New Homes

Raising the Bar for the Quality of Home Construction

Our country could be building better quality homes, but we aren’t.Why not?  The number of new homes built has risen steadily in the past 5 years, and continues to do so.   Unfortunately, most of these homes will be built to meet the current building code, and not much better.  Perhaps the worst news is that many of the people buying these homes don’t know that they COULD have a house that cost less to heat and cool, is more comfortable, is more durable, and provides a healthier environment for their families, at less total cost than a similar code minimum house.   We know how to design and build houses like these, and in fact we have for quite a while now.  So why don’t we?  According to Kevin Ireton of Fine Homebuilding Magazine, there are three core reasons. Continue Reading this Article…

Honour Tradition in a Tour of This Colonial-Style Home

One of the most popular residential building styles in the United States, a Colonial style home is a favourite among American families. With the characteristic rectangular sh

ape, two-story structure, wood facade, and shuttered windows, the brand-new home that you’ll tour in this ideabook is an excellent example of familiar style. Designed by Hallie Bowie, the architect and founder of New Leaf Home Design, this practical, pleasing, and highly functional family home is located in Shaker Heights, a suburb very close to Cleveland, Ohio. All said, it’s about as all-American as it gets: this home’s setting in America’s heartland provides the perfect stage for the traditional Colonial elements found throughout the design of the house. Read More of This Article…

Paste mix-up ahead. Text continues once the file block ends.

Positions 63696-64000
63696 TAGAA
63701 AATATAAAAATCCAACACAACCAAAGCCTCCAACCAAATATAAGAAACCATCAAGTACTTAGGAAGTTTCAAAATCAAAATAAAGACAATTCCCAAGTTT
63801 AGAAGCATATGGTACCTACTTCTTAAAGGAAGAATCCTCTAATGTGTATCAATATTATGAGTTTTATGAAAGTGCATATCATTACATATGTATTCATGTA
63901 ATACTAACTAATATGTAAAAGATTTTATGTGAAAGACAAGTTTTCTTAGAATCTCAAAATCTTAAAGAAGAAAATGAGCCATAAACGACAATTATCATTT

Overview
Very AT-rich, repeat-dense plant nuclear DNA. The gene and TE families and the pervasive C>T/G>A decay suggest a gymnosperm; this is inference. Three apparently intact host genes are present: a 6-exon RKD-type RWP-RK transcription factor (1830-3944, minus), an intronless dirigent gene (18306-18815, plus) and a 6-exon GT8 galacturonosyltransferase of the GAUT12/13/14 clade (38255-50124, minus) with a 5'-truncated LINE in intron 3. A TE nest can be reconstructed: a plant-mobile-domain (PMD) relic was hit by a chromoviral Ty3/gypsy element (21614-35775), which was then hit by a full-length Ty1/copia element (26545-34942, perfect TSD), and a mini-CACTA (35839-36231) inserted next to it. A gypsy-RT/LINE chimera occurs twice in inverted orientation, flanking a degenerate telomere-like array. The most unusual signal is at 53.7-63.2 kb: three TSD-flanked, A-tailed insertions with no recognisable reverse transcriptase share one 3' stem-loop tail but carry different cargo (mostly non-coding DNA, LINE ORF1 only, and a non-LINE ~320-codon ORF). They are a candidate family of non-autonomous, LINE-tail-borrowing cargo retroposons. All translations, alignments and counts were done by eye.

Zero Energy Ready

zeroenergyready

If you have been following the buzz on sustainable homes, you may have heard the term “Net Zero Home”.  The idea of Net Zero is to create a home that generates as much energy as it uses.  Since energy usage affects both the operating costs and the environmental impact of a house long after construction is done, it’s arguably the most important consideration in building a more sustainable home.  So how do you know if you’ve met Net Zero?   And what can you do if solar panels are part of the long term plan for the house but you won’t be installing them right away? Learn More by Reading Here…